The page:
In 1993, after HillaryCare was defeated, many on the Left blamed Hillary for employing bad political strategy — in particular, for her timing in releasing her grand plan and thereby giving critics time to scrutinize it, and produce the Harry and Louise ads that were instrumental in the bill’s defeat.

    So when 2009 rolled around, Democrats were determined not to repeat what they felt was the flaw in HillaryCare — not the idea, but the strategy.

    Thus, for months there were the TV cameras trained on Harry Reid’s office door. Inside that office the wise men of the Democrat Caucus met with other wise experts of both sexes, we presume, to cook up a program.

    This process evoked images of Moses going to the mountaintop. Or the College of Cardinals electing a Pope. On Christmas Eve it was revealed (sung in The Messiah it’s sung re veal ed), although the imagery was spoiled with Ben Nelson getting his Cornhusker Kickback and Mary (Mary!) Landrieu’s Louisiana Purchase) that Harry Reid had sixty votes.

    Staffers were dispatched to finish up the fine print, and voila! the bill was passed so quickly that NO ONE in either body had the opportunity to read the whole thing. Even had they could, the law left HHS much room to change it. After the signing, Joe Biden told the president that this was a big f”””””g deal. Joe was right.

    Right now, it turns out that “only” five percent of Americans, millions of them, are going to be dropped from their insurance plans because their chiseling cheap plans do not measure up to what the government deems adequate.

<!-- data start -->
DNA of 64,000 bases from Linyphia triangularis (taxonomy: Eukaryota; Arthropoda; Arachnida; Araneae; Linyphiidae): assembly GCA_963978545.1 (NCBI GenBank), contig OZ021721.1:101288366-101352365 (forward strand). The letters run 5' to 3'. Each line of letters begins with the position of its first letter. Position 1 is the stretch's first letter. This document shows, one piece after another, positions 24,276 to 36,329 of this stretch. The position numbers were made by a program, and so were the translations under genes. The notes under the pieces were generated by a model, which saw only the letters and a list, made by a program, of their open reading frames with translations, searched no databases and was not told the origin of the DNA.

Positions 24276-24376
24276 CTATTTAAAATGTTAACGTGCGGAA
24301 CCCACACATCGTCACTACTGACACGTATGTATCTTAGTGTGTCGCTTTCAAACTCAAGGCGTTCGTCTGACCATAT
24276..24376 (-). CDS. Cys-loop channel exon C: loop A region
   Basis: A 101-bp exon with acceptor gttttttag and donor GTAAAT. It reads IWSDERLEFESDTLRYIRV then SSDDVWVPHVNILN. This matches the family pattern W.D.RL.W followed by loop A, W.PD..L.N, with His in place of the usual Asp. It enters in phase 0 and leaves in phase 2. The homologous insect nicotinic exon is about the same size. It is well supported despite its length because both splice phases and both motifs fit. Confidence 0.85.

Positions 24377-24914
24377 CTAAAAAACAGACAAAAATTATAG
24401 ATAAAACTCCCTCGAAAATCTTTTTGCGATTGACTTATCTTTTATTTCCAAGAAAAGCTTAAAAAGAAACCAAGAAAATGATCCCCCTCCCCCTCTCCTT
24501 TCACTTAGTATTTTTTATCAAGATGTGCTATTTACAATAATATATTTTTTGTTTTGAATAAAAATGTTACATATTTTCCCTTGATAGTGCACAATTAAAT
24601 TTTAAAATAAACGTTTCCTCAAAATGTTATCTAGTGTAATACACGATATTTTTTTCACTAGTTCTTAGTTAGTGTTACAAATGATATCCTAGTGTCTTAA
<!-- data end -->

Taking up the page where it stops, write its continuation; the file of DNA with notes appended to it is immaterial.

This is like telling someone his Mazda is inadequate because it does not have vibrating seats (the Chiropractor), bucket seats in the back (contraception) or a big astray for the roaches (psychological rehabilitation). So you are forced to buy a Lada equipped with Audi headlights and a Tesla power train, plus the vibrating seats, etc., the automotive equivalent of “better coverage”. Oh, and your Tesla or Leaf may become more expensive to drive, because we are ending coal.

    • jb says:

      See Holman Jenkins piece today in the Wall Street Journal. I quote:

      “Democrats at least are consistent. Back in 1993, during the fight over HillaryCare, Mrs. Clinton explained Democratic reasoning to then-House GOP Leader Denny Hastert. If Americans are allowed too much discretion over how they spend their health-care dollars, Mrs. Clinton said, “We just think people will be too focused on saving money and they won’t get the care for their children and themselves that they need . . .

      “The money has to go to the federal government because the federal government will spend that money better.”

      Pretty much sums it up, eh?

      • Harry says:

        jb, I also remember her saying, in response to a question about whether businesses might be overburdened with the cost of HillaryCare, she responded by saying something close to this: “I can’t worry about every undercapitalized” business.

        This comment revealed to me not just the depth of her understanding of the world, but also the arrogance of the commissar when challenged about next year’s plan for wheat.

        We see the same disregard today from others, who argue that a mere five percent are going to be inconvenienced by being dropped by their insurers because their plans do not measure up to government standards.

        According to Frank Pallone, congressman from New Jersey, people who bought insurance policies that excluded drug rehab benefits, or fifteen free pills a month for Viagra are just plain stupid hicks who were deceived and tempted by insurance companies.